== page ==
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Work-home interference contributes to burnout

Date:
April 4, 2014
Source:
Journal of Occupational and Environmental Medicine
Summary:
Conflicts between work and home —- in both directions -— are an important contributor to the risk of burnout, suggests a new study.
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Conflicts between work and home -- in both directions -- are an important contributor to the risk of burnout, suggests a study in the April Journal of Occupational and Environmental Medicine, official publication of the American College of Occupational and Environmental Medicine (ACOEM).

Dr Victoria Blom of Karolinska Institutet, Stockholm, and colleagues evaluated the relationship between work-home interference and burnout risk in a study of nearly 4,500 Swedish twins. Twin studies provide unique information on familial factors -- genetics and early life experiences -- affecting health and illness.

The study looked at two types of work-home interference: work-home conflict, when work demands interfere with home life; and home-work conflict, when private life interferes with work roles. Burnout was defined as depression, emotional exhaustion, and feeling run down.

Women perceived more burnout than men, and also felt slightly more work-home conflict (work demands interfering with work life). Home-work conflict (home demands interfering with work roles) was similar between the sexes.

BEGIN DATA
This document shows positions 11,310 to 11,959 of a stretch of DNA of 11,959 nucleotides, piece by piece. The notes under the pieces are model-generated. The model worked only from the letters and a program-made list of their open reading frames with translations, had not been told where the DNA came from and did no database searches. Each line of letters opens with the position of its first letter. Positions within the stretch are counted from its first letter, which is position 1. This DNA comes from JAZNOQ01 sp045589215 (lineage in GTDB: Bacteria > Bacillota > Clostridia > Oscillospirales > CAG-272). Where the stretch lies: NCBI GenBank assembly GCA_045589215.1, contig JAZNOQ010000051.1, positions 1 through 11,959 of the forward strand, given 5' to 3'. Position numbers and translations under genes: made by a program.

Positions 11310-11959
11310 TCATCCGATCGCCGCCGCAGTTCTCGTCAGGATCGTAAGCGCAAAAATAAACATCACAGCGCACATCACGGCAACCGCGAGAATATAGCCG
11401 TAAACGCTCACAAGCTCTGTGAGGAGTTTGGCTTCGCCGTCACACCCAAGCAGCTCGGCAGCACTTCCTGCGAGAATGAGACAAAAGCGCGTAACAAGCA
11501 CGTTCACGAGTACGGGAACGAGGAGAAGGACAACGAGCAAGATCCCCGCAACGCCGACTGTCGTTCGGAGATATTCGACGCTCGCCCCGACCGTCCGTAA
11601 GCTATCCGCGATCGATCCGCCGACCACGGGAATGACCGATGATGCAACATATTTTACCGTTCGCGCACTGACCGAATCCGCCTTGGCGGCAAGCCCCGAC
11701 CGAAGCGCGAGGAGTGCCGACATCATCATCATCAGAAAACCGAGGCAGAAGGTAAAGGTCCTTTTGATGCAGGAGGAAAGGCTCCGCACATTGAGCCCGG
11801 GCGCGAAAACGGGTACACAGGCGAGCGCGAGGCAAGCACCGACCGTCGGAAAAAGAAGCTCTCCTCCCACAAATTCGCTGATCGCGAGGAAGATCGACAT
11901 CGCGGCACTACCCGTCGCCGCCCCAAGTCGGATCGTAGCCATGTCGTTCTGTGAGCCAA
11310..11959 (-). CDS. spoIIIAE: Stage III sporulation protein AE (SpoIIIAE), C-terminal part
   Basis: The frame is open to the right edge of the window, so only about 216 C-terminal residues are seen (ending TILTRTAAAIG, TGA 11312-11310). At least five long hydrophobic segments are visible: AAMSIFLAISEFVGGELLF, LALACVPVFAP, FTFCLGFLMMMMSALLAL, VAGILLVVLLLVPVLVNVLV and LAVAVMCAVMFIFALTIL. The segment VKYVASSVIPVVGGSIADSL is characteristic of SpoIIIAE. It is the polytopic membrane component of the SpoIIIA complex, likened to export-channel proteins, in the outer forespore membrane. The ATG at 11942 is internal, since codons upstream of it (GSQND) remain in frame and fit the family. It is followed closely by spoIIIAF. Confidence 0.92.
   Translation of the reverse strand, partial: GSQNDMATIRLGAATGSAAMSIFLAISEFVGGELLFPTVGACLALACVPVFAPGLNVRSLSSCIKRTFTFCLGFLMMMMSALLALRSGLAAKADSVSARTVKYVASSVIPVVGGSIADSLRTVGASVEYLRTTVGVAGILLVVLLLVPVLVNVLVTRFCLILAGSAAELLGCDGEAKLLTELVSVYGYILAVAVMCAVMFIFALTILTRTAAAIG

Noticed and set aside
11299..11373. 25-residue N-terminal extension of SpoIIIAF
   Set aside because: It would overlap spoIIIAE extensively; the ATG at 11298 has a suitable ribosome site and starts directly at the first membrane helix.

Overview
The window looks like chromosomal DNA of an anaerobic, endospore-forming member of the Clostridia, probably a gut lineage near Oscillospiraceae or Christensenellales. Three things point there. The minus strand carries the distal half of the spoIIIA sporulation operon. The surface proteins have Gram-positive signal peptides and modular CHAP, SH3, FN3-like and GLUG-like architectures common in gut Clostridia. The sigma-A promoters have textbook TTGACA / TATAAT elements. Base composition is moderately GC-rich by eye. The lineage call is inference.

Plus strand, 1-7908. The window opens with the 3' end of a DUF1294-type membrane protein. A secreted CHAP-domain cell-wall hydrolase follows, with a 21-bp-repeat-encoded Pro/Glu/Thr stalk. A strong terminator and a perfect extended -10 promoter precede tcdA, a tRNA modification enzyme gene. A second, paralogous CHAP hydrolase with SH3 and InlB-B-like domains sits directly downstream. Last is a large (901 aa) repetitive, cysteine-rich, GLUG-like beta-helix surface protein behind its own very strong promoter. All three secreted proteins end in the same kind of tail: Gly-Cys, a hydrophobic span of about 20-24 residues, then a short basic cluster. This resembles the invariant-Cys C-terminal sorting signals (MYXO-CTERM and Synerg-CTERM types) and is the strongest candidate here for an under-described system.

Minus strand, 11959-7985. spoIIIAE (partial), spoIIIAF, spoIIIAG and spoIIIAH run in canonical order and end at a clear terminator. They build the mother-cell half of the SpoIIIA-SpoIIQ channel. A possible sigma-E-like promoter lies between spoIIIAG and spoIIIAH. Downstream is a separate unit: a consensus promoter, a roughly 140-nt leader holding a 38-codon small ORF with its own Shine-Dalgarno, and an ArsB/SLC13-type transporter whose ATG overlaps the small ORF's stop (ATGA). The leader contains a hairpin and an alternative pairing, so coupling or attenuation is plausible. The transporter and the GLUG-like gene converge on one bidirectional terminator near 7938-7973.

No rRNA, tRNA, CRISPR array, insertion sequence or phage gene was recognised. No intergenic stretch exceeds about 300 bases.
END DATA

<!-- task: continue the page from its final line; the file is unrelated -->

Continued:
Both types of work-home interference were related to burnout. On comparisons of twin pairs, genetic factors contributed to the association between home-work conflict and burnout in women. The study also found a "rather direct" association between work-home conflict and burnout, unaffected by age, education, job demands, or children living at home.

Burnout is a major stress-related health problem, especially in women. The new results suggest that work-home interference may be a significant contributor to the risk of burnout.

For employers, taking steps to reduce interference of work demands on private life may help to reduce burnout and other stress-related health problems. However, Dr Blom and coauthors write, "It is also important for the employees themselves to develop self-regulation strategies to [counter] negative spillover of work at home, such as not working from home." This may be especially important for women, because they perceive more work-home conflict than men.


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The above story is based on materials provided by Journal of Occupational and Environmental Medicine. Note: Materials may be edited for content and length.


Cite This Page:

Journal of Occupational and Environmental Medicine. "Work-home interference contributes to burnout." ScienceDaily. ScienceDaily, 4 April 2014. <www.sciencedaily.com/releases/2014/04/140404135854.htm>.
Journal of Occupational and Environmental Medicine. (2014, April 4). Work-home interference contributes to burnout. ScienceDaily. Retrieved May 25, 2015 from www.sciencedaily.com/releases/2014/04/140404135854.htm
Journal of Occupational and Environmental Medicine. "Work-home interference contributes to burnout." ScienceDaily. www.sciencedaily.com/releases/2014/04/140404135854.htm (accessed May 25, 2015).

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